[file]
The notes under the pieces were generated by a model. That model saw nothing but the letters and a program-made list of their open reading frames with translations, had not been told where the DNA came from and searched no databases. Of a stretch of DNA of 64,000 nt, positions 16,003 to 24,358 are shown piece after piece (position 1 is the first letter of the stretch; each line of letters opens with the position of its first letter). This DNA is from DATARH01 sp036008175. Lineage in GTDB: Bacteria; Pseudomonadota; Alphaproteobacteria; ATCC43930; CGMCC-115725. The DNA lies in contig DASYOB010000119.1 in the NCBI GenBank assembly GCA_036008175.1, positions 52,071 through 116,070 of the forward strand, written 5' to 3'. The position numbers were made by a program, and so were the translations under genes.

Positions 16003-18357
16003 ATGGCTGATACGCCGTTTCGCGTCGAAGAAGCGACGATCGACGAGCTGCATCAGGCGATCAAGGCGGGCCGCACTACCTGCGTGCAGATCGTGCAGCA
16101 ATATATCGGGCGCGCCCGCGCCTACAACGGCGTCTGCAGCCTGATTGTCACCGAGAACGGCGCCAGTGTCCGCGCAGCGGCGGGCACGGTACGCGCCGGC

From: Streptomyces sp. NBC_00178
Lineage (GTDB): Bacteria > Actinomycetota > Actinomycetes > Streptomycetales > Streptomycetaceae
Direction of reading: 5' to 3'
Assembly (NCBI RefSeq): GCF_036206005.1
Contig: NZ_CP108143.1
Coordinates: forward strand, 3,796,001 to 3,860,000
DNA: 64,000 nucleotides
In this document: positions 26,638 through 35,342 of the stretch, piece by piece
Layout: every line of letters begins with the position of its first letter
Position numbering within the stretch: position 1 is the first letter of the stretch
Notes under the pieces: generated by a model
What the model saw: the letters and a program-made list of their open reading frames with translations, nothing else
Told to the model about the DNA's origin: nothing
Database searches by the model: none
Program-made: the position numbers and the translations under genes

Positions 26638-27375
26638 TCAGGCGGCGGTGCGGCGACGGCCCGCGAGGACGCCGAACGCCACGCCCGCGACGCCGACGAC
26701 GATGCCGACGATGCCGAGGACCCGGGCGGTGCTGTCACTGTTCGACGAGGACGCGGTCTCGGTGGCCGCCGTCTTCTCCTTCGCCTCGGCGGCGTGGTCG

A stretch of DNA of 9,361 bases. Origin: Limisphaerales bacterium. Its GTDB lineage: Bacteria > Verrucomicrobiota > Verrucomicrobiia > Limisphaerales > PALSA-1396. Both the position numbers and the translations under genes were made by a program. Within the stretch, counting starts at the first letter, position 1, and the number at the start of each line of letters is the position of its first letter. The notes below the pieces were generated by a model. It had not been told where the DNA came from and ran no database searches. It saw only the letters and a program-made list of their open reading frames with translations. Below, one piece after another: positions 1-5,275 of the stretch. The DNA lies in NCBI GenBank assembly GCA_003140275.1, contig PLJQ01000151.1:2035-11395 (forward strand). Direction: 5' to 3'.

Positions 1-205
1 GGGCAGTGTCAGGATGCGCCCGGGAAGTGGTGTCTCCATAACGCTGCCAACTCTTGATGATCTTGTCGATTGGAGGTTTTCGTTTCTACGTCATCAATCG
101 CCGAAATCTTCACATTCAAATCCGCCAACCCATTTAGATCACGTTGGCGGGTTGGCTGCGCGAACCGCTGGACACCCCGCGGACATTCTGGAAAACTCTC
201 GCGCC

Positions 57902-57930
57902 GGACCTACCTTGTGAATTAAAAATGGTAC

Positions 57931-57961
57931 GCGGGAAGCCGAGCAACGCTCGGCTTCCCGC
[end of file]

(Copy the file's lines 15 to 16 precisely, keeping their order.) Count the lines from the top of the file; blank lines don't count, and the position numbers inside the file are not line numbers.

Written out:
Notes under the pieces: generated by a model
What the model saw: the letters and a program-made list of their open reading frames with translations, nothing else